ROM exhibit light on Christianity

  • February 22, 2008

{mosimage}In the spiritual and intellectual adventure that has brought humankind to the present moment, no place has played a more influential role than the Middle East.

Westerners, especially Christians, owe an enormous debt of gratitude to Greece and Rome; but the deepest roots of our religion and culture lie in the crescent of land between Iran and the eastern Mediterranean. Agriculture was invented there. The first cities arose there, and from one of these urban civilizations, about 2,000 BC, Abraham emerged and fathered the Israelites. The Middle East was the setting of Israel’s wanderings, of the life of Jesus, of the beginnings of the church — and, a few centuries later, the rise of Islam and its sweeping conquest of the region.

No single display of historical artifacts could do justice to the immensely creative cultures of this small area. But the Royal Ontario Museum’s new Wirth Gallery of the Middle East, which opened in mid-February, offers the public an intriguing sampler of the ROM’s treasures from western Asia.

Named after Toronto investment counsellor and ROM patron Alfred G. Wirth, the 376-square-metre gallery holds 1,000 objects made throughout the tenure of humankind in the Middle East. Possibly the earliest is a stone hand-axe, found on the Mount of Olives in Jerusalem, that could have been made as long ago as 1.65 million BC. One of the most recent artifacts is an elaborately decorated Torah case created in 1907 in Iraq.

These things, and all in between, are presented in themed groups, including “Arms and Armour,” a fascinating section on “Documents and Writing,” and, inevitably, “Ancient Spirituality and Religion.” In the last-named category, we meet the gods of the most ancient Middle Eastern people: the water-deity Enki, from the city of Ur (c. 2,200 BC), whose worship Abraham might have witnessed; and an earthenware sculpture (Syrian, 4,000-3,000 BC) of the mysterious Great Mother, whose cult seems to belong to the earliest glimmerings of religious faith in the region. (The step taken by Abraham from his old polytheistic culture, which was saturated with adoration of the Great Mother, to the new worship of one, highly masculine God is among the most revolutionary moves in the history of religion.)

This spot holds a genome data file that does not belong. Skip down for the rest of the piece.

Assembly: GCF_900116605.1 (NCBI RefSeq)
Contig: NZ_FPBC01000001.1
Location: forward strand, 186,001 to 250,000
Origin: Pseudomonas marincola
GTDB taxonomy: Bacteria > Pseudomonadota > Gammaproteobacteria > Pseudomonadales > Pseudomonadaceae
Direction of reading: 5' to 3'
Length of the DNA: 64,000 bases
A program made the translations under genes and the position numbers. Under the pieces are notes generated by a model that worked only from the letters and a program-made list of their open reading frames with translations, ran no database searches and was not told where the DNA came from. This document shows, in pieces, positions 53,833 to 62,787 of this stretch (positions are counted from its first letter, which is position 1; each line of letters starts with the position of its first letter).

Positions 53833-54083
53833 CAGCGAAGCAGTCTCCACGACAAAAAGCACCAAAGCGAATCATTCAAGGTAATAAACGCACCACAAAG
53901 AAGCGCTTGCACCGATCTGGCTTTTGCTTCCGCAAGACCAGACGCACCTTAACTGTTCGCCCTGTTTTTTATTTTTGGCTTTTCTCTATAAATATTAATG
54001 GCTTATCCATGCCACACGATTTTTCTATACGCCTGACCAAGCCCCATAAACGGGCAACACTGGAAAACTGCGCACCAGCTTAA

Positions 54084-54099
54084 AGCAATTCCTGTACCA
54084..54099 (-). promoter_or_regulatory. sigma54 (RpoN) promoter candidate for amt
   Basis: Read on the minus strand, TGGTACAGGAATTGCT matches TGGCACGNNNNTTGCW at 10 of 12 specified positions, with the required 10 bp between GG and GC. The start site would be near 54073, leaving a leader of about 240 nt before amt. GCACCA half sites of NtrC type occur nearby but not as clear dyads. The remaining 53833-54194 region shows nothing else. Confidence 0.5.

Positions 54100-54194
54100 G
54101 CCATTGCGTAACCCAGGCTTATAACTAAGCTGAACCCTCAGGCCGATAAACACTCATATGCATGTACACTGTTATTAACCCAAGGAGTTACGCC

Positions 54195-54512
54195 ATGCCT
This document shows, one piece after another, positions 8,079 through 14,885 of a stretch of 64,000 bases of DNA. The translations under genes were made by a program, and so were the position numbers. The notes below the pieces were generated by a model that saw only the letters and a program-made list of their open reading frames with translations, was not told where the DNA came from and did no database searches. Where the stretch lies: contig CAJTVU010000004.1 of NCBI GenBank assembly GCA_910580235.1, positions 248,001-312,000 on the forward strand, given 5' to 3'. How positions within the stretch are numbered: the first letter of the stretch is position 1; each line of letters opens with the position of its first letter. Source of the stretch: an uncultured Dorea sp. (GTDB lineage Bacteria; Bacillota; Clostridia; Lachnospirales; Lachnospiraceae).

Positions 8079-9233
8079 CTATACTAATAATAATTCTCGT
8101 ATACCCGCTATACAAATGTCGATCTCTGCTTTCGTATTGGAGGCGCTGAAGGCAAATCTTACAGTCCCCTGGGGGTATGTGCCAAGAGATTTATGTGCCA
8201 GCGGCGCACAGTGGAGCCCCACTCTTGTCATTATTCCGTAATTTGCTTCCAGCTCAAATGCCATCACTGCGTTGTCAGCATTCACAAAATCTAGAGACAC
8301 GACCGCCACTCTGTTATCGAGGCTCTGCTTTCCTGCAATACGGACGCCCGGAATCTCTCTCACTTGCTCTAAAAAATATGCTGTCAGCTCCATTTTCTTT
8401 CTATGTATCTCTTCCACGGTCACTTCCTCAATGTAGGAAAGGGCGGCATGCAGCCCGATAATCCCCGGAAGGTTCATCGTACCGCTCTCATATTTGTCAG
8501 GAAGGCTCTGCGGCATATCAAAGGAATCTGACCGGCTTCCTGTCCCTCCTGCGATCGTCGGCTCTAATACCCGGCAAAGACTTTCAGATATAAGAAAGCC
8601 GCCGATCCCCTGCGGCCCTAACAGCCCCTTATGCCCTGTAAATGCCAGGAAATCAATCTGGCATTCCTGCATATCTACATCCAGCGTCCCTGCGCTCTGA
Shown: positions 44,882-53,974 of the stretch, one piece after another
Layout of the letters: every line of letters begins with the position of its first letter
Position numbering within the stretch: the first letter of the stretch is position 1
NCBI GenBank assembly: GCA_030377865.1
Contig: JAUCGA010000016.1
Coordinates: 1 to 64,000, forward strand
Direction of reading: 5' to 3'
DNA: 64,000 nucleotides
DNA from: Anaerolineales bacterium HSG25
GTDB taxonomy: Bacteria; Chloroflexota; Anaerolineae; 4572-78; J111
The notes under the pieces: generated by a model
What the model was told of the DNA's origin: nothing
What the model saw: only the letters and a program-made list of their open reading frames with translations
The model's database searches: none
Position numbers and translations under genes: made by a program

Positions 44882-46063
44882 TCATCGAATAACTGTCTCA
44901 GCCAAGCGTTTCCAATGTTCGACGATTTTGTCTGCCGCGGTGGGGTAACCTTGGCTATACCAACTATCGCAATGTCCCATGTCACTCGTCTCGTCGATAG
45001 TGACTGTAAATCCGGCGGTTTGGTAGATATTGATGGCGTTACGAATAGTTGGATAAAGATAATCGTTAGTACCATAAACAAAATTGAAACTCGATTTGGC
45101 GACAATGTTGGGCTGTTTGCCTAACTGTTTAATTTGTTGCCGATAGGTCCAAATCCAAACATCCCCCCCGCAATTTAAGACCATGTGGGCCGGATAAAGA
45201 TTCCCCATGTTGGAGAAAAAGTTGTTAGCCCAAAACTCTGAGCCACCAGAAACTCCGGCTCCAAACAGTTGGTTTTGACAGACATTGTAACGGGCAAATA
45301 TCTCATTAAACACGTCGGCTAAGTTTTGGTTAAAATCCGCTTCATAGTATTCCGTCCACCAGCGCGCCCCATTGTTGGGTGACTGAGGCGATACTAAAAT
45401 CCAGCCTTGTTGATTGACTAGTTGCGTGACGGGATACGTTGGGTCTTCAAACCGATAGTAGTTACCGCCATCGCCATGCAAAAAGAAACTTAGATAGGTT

Occasionally an artifact in this display recalls something we know from Holy Scripture. The splendid glazed brick wall-relief of a striding lion is an old ROM favourite, and here again stands out: It is one of many lions that once adorned a ceremonial hall in the palace of Nebuchadnezzar II, around 600 BC — a ruler who destroyed the Temple at Jerusalem and carried off many Israelites (including the prophet Daniel). Indeed, Daniel might have laid eyes on this very ceramic relief, when standing before the king and interpreting his strange dreams.

But by and large, the ROM’s display contains relatively few illustrations of ancient Jewish rituals and beliefs, and even fewer artifacts from the life of the Christian community — even from the centuries when Christianity was the dominant religion of the Middle East. In what appears to be a nod to the contemporary status-quo in the region, the holdings in the Wirth Gallery are heavily weighted instead toward Islamic culture and history. Many of these Islamic artifacts are breathtakingly beautiful — especially the ceramics and examples of the development of Arabic writing. Yet we miss Byzantium — one of many empires that lost its bid to control the Middle East over the centuries, but not to be ignored for that reason.

While I appreciate what’s in the Wirth Gallery and the way the information is laid out — though some maps would be very welcome — I can’t recommend a visit on one of those days when you want to spend time, alone and undisturbed, with some beauty of the past. Daniel Libeskind’s Michael Lee-Chin Crystal, where the Wirth Gallery is located, is pierced top to bottom by a large hole called the Spirit House. The ROM, for some reason, has seen fit to insert a non-stop sound installation into the Spirit House that blasts right into the Wirth Gallery. It’s deafening at the worst of times and very annoying at the best. Time was when the ROM was a place of contemplation. Alas, it’s one no longer.

Please support The Catholic Register

Unlike many media companies, The Catholic Register has never charged readers for access to the news and information on our website. We want to keep our award-winning journalism as widely available as possible. But we need your help.

For more than 125 years, The Register has been a trusted source of faith-based journalism. By making even a small donation you help ensure our future as an important voice in the Catholic Church. If you support the mission of Catholic journalism, please donate today. Thank you.